Cody Bellinger’s Dodgers tenure made me recalibrate my definitions for ceilings and floors when evaluating baseball players. He reached the highest of highs during his time in Los Angeles, but then hit rock bottom, including an incredibly frustrating 2022 season that accelerated his ouster.
Drafted by the Dodgers in the fourth round in 2013, Bellinger worked his way up to near the top of prospect lists, combining power with the speed and dexterity to play plus defense at both first base and in center field. He set the National League rookie home run record in 2017 in winning Rookie of the Year unanimously, then two years later became just the third player drafted by the Dodgers to win an MVP award with the team, along with Steve Garvey and Clayton Kershaw.
Bellinger’s 152 home runs rank 16th in Dodgers history despite playing only six seasons for the team. His 17.8 bWAR is fourth-most among all 2013 draftees, behind only Aaron Judge, Kris Bryant, and Tim Anderson, who were picked three rounds ahead of Bellinger.
Bellinger’s 2019 season was one for the ages, hitting 47 home runs while winning a Gold Glove in center. His 8.6 bWAR that season is seventh-most by a Dodgers position player, and his 7.7 fWAR ranks 12th in team history. It’s not reasonable to expect this type of season from anybody. Bellinger’s 2019 season set a standard he couldn’t possibly repeat, but even normal, non-MVP Bellinger was incredibly productive.
Even with a dip in 2020, Bellinger was still an above-average hitter with excellent defense. Extrapolating that season over a full 162 games, he was right in line with his roughly four-win campaigns in 2017 and 2018. Bellinger even punctuated that 2020 season with a pennant-winning home run, cementing his place in Dodgers lore.
Bellinger’s 2021 season was a disaster, one driven by injuries, first the dislocation of his shoulder that required surgery and sapped his power, then the broken tibia that altered his swing mechanics after costing him two months on the shelf. It was easy to write off 2021 as a lost year because of injuries, but Bellinger was healthy enough in 2022 to start 135 games and bat 550 times.
He just didn’t hit.
April was his best month, with a .713 OPS in 20 games, one of only two months all season with a slugging percentage of at least .400. Bellinger’s .303 on-base percentage in May was his highest of the year.
Bellinger hit .210/.265/.389 with 19 home runs and a 83 wRC+. He had the fourth-worst on-base percentage by a Dodger with at least 500 plate appearances in a season in franchise history, and the worst since Alfredo Griffin (.258) in 1990.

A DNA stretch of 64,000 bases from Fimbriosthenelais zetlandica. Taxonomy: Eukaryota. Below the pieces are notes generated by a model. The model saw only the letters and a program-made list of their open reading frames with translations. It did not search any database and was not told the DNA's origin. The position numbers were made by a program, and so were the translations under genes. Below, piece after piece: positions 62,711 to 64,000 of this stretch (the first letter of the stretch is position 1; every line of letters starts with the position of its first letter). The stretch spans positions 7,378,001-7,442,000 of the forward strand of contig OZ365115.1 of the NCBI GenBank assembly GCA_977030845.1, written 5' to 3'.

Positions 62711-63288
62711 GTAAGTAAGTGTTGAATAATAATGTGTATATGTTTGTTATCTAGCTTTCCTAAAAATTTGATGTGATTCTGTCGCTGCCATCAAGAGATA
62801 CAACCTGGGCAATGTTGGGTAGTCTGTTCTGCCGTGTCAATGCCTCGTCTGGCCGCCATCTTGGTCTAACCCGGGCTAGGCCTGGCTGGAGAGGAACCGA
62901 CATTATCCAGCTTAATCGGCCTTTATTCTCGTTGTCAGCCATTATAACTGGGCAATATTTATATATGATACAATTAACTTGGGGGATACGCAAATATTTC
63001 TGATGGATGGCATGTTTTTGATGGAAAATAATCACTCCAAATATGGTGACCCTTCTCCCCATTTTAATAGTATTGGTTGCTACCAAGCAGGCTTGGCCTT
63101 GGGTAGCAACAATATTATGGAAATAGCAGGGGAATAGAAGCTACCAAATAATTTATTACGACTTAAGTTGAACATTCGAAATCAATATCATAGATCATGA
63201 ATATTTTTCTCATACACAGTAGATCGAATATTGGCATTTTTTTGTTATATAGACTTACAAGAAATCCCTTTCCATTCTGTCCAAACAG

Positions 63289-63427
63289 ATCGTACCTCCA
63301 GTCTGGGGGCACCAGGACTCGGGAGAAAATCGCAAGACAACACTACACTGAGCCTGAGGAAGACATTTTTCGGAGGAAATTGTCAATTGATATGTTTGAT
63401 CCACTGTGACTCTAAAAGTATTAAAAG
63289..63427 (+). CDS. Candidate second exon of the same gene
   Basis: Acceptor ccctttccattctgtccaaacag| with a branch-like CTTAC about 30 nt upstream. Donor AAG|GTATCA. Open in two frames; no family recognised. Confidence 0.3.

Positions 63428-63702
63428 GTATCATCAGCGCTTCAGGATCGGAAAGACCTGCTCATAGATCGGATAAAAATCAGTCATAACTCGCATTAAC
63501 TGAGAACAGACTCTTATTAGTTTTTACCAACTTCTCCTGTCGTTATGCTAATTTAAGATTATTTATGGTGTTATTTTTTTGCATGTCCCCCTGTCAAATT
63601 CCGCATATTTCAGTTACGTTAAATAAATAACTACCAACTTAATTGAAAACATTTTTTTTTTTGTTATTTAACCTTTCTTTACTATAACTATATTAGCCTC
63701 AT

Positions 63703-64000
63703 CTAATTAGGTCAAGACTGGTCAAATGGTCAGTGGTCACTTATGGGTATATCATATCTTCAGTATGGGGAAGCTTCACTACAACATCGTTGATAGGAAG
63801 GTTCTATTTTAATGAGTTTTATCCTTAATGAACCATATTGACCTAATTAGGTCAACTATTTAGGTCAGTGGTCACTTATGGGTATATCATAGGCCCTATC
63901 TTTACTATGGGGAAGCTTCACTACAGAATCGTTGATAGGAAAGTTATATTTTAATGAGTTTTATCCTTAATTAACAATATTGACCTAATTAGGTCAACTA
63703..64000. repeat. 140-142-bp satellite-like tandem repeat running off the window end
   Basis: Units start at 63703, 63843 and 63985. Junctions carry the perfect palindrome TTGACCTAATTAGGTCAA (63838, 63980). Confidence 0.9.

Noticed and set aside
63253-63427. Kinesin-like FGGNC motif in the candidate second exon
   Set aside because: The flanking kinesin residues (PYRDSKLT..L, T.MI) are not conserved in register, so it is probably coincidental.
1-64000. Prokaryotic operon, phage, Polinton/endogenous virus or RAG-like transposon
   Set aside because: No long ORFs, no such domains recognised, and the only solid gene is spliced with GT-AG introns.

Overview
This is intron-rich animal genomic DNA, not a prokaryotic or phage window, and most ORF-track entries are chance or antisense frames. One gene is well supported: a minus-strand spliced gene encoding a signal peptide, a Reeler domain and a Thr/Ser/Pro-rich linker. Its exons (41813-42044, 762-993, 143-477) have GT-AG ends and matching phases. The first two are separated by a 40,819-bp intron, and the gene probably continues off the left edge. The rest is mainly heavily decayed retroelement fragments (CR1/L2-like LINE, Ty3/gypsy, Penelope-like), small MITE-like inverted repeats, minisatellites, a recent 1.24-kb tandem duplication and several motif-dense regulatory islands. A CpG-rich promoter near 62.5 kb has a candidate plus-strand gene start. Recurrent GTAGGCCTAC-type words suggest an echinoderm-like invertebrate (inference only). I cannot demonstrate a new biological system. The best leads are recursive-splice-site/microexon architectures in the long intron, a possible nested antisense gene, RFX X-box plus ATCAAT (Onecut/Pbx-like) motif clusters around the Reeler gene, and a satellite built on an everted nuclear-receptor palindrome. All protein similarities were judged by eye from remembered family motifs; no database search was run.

Bellinger had his highest strikeout rate (27.3 percent) and his lowest walk rate (6.9 percent). His .179 isolated power was better than when he cratered in an injured 2021 (.137), but still a far cry from his standard set from 2017-20 (.274). He was lost at the plate more often than not.
He still provided plus defense in center field, with seven Outs Above Average, and plus-eight in Total Zone Rating. That was enough to keep Bellinger in the lineup most of the year, especially when facing right-handed pitchers, against whom he started 102 of 114 regular season games.
But that ended in the National League Division Series, when Bellinger did not start Games 3 or 4 of the NLDS against the Padres.
With arbitration looming for a final time this offseason, and a projected $18.1-million salary through that process on the horizon, Bellinger was non-tendered by the Dodgers on November 18.
Bellinger’s Dodgers career was a great one, but it ended with a huge bummer.
Stats: .210/.265/.389, 83 wRC+, 19 HR, 27 doubles, 14 SB, 1.2 bWAR, 1.7 fWAR
Salary: $17 million
Game of the year
Bellinger hit only .213/.250/.333 with a paltry 63 wRC+ against left-handed pitchers in 2022, so when the Dodgers faced the Giants on July 22 at Dodger Stadium with a week and a half before the trade deadline, I tweeted this:
The trade deadline would be useful for the Dodgers to add someone that Dave Roberts would be willing to use to pinch hit for Cody Bellinger against a LHP— Eric Stephen (@ericstephen) July 23, 2022
Bellinger was facing Sam Long with the bases loaded with two outs in the eighth inning of a tie game. Less than a minute after my tweet, Bellinger launched a ball into the seats just inside of the right field foul pole for a grand slam.
It was one of two home runs against lefties on the season for Bellinger, and his only home run on an 0-2 count. As you might expect, the Dodgers won that game.
Bellinger’s seven career grand slams are second-most in Los Angeles Dodgers history, tied with Matt Kemp and just one behind Mike Piazza.
Bellinger signed a one-year deal with the Cubs worth a guaranteed $17.5 million, getting near what he might have made through arbitration. The Dodgers host the Cubs next April 14-16 at Dodger Stadium, so get ready for a robust video tribute and a well-deserved standing ovation.